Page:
"The problem at the moment, without any form of unification, is that the manufacturers or suppliers would have to employ different technology for different retailers. At present this is an interactive problem with no simple answer.

"If RFID replaced all the other forms of technology, the problem would disappear at a stroke but, in reality, the robustness compared with other technologies is not proven and the cost is significantly higher."

What is also worth remembering is that while tagging used to be all about security RFID is about a lot more, as the silicon radio frequency technology allows data input and other technologies don’t.

Retailers have over the last five years been playing a significant part in the development of intelligent tagging systems making UK plc the most advanced in the world for RFID in business situations.

This enthusiasm is growing as retailers are better able to understand the potential but, in reality, it will be some time before they can in confidence roll out a significant RFID tagging programme. It will also require major investment.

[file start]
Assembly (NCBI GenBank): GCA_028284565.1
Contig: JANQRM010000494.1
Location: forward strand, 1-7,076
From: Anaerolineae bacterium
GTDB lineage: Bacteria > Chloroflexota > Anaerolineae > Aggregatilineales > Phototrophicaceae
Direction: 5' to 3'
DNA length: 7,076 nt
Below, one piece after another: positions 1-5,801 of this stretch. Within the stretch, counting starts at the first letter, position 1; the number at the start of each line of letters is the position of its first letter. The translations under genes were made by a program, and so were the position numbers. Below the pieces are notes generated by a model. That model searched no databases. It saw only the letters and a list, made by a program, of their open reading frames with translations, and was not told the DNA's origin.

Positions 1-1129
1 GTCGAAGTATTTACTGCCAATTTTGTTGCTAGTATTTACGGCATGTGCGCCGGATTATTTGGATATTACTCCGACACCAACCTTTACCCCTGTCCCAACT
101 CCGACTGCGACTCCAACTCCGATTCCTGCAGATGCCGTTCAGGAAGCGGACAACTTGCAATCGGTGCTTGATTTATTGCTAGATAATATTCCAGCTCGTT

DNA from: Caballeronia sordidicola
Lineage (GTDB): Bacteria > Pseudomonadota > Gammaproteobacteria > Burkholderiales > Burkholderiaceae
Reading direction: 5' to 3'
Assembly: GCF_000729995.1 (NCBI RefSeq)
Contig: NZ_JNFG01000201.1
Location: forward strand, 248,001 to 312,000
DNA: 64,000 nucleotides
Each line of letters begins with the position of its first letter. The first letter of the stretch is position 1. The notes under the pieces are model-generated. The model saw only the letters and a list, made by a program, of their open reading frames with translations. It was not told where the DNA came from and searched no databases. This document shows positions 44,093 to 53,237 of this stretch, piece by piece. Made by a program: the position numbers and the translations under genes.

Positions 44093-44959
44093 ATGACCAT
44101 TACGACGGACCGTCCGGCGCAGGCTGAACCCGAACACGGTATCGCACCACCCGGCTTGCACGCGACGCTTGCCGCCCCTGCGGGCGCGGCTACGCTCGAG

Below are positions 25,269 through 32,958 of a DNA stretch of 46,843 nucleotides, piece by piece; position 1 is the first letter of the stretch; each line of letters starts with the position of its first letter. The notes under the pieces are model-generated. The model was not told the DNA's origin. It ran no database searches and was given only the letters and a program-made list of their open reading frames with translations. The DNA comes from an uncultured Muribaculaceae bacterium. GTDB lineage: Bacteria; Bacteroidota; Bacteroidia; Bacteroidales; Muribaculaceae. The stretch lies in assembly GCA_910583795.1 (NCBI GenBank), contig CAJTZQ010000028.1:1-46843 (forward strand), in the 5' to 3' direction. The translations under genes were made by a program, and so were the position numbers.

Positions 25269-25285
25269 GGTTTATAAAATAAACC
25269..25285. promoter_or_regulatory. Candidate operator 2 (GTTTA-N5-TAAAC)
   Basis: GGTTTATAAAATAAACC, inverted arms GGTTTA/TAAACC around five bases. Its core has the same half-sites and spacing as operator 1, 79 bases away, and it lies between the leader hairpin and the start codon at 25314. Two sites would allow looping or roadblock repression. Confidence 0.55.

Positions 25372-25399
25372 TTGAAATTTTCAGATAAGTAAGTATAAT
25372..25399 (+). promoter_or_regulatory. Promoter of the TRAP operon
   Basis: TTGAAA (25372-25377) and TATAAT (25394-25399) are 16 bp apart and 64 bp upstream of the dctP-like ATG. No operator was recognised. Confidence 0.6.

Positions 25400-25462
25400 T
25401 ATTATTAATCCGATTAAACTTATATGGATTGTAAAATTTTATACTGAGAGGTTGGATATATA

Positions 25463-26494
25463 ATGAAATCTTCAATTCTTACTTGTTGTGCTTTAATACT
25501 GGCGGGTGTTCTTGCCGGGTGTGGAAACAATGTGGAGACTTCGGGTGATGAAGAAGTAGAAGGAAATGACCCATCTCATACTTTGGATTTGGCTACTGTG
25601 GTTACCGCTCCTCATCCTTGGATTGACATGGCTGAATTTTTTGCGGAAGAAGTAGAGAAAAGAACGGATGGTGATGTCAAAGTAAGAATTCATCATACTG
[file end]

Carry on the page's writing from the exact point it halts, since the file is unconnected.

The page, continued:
Mr Swerdlow, despite the perceived problems, remains enthusiastic as to the potential. "Imagine in five or so years time walking into a supermarket where your shopping list has been recorded from the items thrown away in your dustbin so that the retailer knows exactly what you need to replace," he says.

"While this may seem like science fiction, it is worth remembering that in 1992 the CSIR in South Africa announced the invention of a supertag that had the potential to make stores completely checkout free.

"Everything was recorded as you left the store and could, in theory, have been directly debited to your store or credit card.Surely, the consumer would benefit? From the retailers point of view this form of tag would enable a commercial transaction to take place without the staffing element being applied and in a totally secure way."

There is no doubting the potential of a robust and proven RFID system.It enables all parties, not just the retailer and consumer, to communicate throughout the whole supply chain management enabling ‘just in time deliveries’, detailed stock control and much more.

There is however one worrying issue that companies such as Integrated Product Intelligence are now having to take on board and that is ‘privacy’.